Press:  How many votes do you expect to get, conservatively speaking?
Buckley:  Conservatively speaking, one.(9)

Within days of launching the campaign, Buckley would make his most lasting contribution to American campaign lore by telling the press that if he were elected, his first action would be to "demand a recount."(10)

Joking aside, Buckley had at his disposal one powerful advantage, namely that he "did not expect to win the election, and so could afford to violate the taboos."(11) From the start, his campaign sought to undermine the basic vocabulary of New York City politics: ethnic-group and other bloc voting.

For most of the twentieth century, the Democratic Party's dominance was rooted in the hundred or so local ethnic clubs--Irish, Italian, Jewish, black, Puerto Rican--that enfranchised recent immigrants and traded votes for municipal jobs and petty graft. By the early 1960s, reform movement Democrats--often from the left wing of the party--had taken over many of the old clubs. But the habits of political affiliation were ingrained in the political culture; ethnic-bloc voting was reality in New York City political life.

Buckley launched a frontal attack on these patterns. Bloc voting of all kinds, he argued, was the enemy of good governance. There was "marginal disutility" involved in appealing to voting blocs; the politician's desire to satisfy the needs of the largest and most powerful blocs ultimately undermines the welfare of the individual members of those blocs. The taxi driver might enjoy the enforced oligopoly that government provides, but political concessions to other blocs result in higher taxes, greater congestion, weaker schools, and hundreds of problems that ultimately outweigh the value of the oligopoly.

The city's problems, Buckley claimed, were rooted in maladministration and the capitulation to special interests. Much of the latter could be resolved if politicians engaged voters as individuals, "depriving the voting blocs of their corporate advantages" and "liberat[ing] individual members of those voting blocs."(12) Buckley committed to this idealistic form of campaigning: "I will not go to Jewish centers and eat blintzes," he declaimed, "nor will I go to Italian centers and pretend to speak Italian."(13)

THROUGH the summer, Buckley's campaign barely qualified as back-page news. The leading local political story was the September Democratic Party primary, in which City Comptroller Abraham Beame emerged the victor. Other stories occupied the city's attention: the drought and the New York World's Fair continued through the summer, and many working-class Catholics were buying televisions so they could witness the pope's first visit to New York (and America) in early October.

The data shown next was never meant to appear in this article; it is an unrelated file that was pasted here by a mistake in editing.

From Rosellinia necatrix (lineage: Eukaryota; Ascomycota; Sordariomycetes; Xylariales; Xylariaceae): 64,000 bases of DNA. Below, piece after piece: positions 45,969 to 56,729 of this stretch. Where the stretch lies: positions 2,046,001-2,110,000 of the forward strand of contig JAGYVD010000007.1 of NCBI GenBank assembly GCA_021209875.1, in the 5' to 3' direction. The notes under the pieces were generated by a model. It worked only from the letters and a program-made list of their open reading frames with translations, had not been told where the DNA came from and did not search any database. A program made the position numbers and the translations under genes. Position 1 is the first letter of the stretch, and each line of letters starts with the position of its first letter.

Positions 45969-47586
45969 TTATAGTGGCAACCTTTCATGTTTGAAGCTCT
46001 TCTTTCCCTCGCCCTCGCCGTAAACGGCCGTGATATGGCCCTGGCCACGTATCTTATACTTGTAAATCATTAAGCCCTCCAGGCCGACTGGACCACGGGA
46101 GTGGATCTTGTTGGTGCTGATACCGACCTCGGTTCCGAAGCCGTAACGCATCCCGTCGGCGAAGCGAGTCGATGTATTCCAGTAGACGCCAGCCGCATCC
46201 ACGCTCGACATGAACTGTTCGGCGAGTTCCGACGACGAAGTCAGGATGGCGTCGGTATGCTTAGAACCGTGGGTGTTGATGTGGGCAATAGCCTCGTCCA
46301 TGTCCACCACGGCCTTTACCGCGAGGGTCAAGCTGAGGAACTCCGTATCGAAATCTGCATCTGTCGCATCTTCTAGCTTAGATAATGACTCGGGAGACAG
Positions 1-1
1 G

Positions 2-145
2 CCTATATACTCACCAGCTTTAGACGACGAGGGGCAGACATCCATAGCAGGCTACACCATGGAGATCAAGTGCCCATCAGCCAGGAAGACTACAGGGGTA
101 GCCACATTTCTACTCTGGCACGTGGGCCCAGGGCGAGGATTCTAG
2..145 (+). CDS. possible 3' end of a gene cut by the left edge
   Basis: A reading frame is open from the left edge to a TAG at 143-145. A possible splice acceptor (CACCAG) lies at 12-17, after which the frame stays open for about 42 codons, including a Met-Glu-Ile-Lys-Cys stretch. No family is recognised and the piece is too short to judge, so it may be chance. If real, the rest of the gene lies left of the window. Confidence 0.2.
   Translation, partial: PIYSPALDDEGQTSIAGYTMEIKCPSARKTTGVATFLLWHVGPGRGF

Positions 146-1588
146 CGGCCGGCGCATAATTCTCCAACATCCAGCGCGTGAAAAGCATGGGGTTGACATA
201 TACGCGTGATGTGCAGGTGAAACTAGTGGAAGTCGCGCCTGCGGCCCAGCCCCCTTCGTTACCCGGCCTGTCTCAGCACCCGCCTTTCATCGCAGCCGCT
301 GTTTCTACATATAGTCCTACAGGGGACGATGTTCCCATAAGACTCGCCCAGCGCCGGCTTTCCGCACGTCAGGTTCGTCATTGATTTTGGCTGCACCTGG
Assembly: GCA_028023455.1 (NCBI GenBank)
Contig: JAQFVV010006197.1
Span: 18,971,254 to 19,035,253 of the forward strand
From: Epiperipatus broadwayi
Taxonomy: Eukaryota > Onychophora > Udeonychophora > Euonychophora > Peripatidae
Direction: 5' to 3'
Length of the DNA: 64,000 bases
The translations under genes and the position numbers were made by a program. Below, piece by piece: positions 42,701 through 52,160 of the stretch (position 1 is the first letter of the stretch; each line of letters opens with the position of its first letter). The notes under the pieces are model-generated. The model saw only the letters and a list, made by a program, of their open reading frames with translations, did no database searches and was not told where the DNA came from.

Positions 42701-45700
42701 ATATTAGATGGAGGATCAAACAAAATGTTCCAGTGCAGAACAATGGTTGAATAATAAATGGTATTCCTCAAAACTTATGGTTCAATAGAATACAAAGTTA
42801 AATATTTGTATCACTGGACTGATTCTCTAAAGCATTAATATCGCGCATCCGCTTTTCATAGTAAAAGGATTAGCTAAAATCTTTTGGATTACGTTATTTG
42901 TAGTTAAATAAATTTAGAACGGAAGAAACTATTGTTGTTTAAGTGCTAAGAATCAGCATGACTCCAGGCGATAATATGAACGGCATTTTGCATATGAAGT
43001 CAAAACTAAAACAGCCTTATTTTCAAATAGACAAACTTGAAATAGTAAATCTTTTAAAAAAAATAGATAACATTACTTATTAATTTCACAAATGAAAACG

Buckley's program was scarcely registering with voters until, on September 17, the campaign caught a huge break: the Newspaper Guild called a general strike. The city newspapers, largely in the thrall of the Lindsay campaign, would not publish for twenty-three days. The mayoralty campaign now would be waged on television: in four televised forums, Buckley's wit, manners, and mercilessly adept debating style transformed him into the central figure in this campaign. "Love him or hate him, TV fans found it difficult to turn off a master political showman," wrote one scribe,(14) while famed campaign chronicler Theodore White deemed Buckley a "star" who would be "Oscar Wilde's favorite candidate for anything."(15)

The effect in the field was even more surprising, especially to those inside the campaign. Television was allowing Buckley's seemingly academic attack on voting blocs to gain traction not among the intellectual or business class but with the ethnic voters themselves. The largely Catholic ethnic vote--increasingly alienated from both the old and the new reformist clubs--was warming to Buckley's conservative message of low taxes, individual accountability, and law and order.

"I can tell you that it surprised me," campaign aide Neal Freeman recalled. "I suppose that I was expecting our supporters to be National Review types--car dealers, academic moles, literate dentists. . . . As soon as we hired halls, though, we learned that [Buckley] was speaking for the people who made the city go--corner-store owners, cops, schoolteachers, first-home owners, firemen, coping parents."(16)

The polls showed Buckley rising to 16 percent of the vote--one poll put him at 20 percent--mostly with support from largely disaffected and strongly Catholic voters. Any sense of the campaign's being a "lark" quickly disappeared, and Buckley, instead of limiting his political activity to a day a week, began to campaign every day.

One of the best aspects of the book is WFB's surprise with--and annoyance at--himself as he begins to take his own candidacy seriously even though he has far too little political experience to campaign effectively.